In March 1919, the Anarchical and Revolutionary Crimes Act was passed. It was more popularly known as the Rowlatt Act or the Black Act in India.

When was the Rowlatt Act/Rowlatt Satyagraha passed?

The Rowlatt Act was introduced at the Imperial Legislative Council of Delhi on 10th March 1919.

When did Mahatma Gandhi announce the nationwide satyagraha in India?

Mahatma Gandhi in opposition to the notorious Rowlatt Act declared a nationwide satyagraha on 6th April 1919. Soon, the movement was called off as riots broke out in India.

What is the significance of the Jallianwala Bagh massacre?

The Jallianwala Bagh massacre was a watershed moment in the Indian national movement as several moderate Indian leaders lost all faith in the British establishment and began to demand absolute independence. The massacre stunned Indians and showed them how callously the British had treated Indian lives.

Write a short note on Rowlatt act/ Rowlatt Satyagraha

The Rowlatt Act (famously known as the Black Act) refers to the draconian law passed by the British government in March 1919. It is officially called the Anarchical and Revolutionary Crimes Act and gave enormous power to the British government and police to arrest anyone suspected of seditious activities. It was meant to replace the emergency law called the Defence of India Act 1915. The act gave the government authority to arrest any suspected person without a warrant and detain him/her for up to 2 years without a trial.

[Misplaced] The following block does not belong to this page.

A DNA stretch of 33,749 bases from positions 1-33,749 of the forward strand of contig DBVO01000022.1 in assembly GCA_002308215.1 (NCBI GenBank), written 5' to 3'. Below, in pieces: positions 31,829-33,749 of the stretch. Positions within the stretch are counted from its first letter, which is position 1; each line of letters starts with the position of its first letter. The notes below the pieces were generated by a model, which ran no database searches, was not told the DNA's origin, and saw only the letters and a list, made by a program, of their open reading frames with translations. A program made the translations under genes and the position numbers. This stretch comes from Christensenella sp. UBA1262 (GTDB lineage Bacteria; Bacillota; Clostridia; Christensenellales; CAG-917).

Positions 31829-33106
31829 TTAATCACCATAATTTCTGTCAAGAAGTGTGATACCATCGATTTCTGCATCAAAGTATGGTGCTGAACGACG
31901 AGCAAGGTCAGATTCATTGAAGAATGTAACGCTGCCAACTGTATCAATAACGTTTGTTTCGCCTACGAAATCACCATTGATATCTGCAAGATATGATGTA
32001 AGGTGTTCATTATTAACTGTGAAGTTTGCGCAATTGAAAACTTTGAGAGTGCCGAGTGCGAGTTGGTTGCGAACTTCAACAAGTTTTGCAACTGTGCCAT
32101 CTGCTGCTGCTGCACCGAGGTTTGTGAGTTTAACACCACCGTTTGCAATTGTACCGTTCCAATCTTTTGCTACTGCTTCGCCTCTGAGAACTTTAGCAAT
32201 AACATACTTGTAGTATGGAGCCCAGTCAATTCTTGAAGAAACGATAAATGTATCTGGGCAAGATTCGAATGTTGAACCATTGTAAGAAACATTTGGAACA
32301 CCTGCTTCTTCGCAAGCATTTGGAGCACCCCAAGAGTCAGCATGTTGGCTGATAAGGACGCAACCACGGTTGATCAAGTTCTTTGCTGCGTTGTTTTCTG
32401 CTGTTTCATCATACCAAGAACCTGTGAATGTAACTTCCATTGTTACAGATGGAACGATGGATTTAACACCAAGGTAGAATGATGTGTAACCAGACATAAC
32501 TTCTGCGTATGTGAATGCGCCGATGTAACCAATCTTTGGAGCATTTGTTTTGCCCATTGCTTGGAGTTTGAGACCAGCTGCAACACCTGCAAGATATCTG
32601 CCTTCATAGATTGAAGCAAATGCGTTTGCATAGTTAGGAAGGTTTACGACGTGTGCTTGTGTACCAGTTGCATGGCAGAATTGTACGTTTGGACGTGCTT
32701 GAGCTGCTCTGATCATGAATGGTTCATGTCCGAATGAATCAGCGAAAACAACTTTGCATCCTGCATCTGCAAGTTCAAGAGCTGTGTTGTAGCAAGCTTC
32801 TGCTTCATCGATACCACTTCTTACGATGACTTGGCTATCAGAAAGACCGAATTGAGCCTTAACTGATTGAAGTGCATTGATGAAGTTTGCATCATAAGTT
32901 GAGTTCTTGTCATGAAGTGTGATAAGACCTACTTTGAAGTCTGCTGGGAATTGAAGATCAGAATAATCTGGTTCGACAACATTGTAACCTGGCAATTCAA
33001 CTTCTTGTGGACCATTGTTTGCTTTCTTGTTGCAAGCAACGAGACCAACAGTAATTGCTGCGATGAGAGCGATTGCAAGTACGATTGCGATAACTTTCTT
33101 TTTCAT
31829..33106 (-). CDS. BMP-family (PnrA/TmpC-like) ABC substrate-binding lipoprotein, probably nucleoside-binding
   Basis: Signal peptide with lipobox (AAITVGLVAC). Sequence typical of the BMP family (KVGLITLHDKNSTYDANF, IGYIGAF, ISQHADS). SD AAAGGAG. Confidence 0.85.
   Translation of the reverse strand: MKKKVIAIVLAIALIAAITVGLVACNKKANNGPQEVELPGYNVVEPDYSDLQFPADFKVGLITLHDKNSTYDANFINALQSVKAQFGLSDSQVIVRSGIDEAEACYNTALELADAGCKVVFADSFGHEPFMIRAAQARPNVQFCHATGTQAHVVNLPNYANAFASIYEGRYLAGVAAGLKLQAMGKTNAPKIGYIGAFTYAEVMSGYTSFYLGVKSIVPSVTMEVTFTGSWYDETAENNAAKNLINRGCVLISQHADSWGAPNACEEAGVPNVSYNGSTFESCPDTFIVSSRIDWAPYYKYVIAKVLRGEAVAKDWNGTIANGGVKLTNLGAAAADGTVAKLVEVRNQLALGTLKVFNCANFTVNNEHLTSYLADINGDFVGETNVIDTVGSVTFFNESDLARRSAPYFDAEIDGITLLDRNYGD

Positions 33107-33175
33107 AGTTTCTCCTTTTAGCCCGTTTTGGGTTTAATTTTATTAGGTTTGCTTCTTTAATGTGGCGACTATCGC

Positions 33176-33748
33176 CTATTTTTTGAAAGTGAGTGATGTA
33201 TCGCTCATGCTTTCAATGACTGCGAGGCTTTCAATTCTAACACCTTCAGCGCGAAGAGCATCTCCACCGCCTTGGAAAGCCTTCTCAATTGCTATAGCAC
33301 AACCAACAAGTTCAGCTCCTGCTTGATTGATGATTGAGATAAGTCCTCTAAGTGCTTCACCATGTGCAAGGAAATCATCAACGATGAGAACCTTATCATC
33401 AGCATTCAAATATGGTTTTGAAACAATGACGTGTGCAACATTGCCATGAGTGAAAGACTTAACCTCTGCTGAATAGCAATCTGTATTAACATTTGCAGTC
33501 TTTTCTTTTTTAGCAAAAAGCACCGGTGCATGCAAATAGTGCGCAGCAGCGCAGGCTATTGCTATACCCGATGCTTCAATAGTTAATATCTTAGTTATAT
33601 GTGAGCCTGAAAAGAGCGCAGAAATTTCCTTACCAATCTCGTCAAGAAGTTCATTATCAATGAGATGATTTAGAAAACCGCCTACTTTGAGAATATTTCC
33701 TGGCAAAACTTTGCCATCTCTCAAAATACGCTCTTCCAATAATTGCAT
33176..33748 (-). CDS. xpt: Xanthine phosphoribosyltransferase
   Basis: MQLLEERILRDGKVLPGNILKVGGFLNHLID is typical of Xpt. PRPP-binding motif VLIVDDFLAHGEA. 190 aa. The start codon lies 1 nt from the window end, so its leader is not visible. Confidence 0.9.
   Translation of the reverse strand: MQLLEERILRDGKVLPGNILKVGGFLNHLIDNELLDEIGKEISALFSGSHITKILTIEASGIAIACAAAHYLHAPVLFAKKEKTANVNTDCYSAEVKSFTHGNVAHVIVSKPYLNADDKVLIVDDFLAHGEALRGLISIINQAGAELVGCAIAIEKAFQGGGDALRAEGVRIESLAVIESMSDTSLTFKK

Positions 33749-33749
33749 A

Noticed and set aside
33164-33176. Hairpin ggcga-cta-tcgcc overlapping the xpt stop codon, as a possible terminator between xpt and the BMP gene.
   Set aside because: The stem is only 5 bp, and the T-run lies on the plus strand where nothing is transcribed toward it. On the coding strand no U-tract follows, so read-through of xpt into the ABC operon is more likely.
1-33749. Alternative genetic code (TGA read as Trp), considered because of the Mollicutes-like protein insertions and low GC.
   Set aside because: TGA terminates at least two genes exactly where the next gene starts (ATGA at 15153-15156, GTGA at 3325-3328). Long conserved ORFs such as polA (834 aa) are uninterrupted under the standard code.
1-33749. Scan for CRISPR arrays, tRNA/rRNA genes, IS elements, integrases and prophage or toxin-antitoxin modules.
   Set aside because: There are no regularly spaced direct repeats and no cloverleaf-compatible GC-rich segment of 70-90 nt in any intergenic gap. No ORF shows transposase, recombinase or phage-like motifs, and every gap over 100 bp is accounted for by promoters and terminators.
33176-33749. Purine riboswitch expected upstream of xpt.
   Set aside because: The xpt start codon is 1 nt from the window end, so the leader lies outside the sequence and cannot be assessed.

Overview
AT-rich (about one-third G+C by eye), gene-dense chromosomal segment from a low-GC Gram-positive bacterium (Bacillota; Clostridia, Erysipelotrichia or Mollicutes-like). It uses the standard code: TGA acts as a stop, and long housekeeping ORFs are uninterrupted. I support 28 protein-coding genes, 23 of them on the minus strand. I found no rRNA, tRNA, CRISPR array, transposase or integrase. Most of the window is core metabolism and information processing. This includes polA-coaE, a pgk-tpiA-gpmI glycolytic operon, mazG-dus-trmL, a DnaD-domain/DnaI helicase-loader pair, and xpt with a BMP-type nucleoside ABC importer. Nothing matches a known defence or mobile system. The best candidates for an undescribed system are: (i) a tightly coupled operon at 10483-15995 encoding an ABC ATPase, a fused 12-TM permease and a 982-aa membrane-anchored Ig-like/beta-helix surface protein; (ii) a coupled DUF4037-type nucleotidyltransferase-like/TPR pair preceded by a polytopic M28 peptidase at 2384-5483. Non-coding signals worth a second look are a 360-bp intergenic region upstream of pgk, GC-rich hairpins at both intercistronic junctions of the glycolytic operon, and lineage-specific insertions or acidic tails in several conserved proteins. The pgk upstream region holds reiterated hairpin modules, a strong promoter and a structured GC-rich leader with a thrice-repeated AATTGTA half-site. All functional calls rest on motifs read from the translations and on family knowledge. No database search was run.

On which committee was the Rowlatt Act based?

It was based on Justice S.A.T. Rowlatt’s committee of 1918.

For more such interesting information, click on the links given below.

Revolutions in India Bhagat Singh: Biography, Revolutionary Struggle, Death
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Malala Yousafzai, The Girl Who Took a Bullet for Education! Indian Revolutionary Rajguru: Biography, Freedom Struggle
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FAQs

When was the Rowlatt Act passed?

The British Government introduced the Rowlatt Act in 1919 with the intent to illegally detain freedom fighters in India.

Which massacre followed the Rowlatt Law?

This draconian law was followed by the Jallianwala Bagh massacre by the British government on the 13th of April 1919.

Which leaders participated in the Khilafat Movement?

Shaukat Ali, Maulana Mohammad Ali Jauhar, Hakim Ajmal Khan, and Abul Kalam Azad led the Khilafat Movement.

This was all about the Rowlatt Act of 1919! The act and the satyagraha were two significant events in history and changed the direction of the Indian national movement. For more informative blogs, stay tuned with Leverage Edu.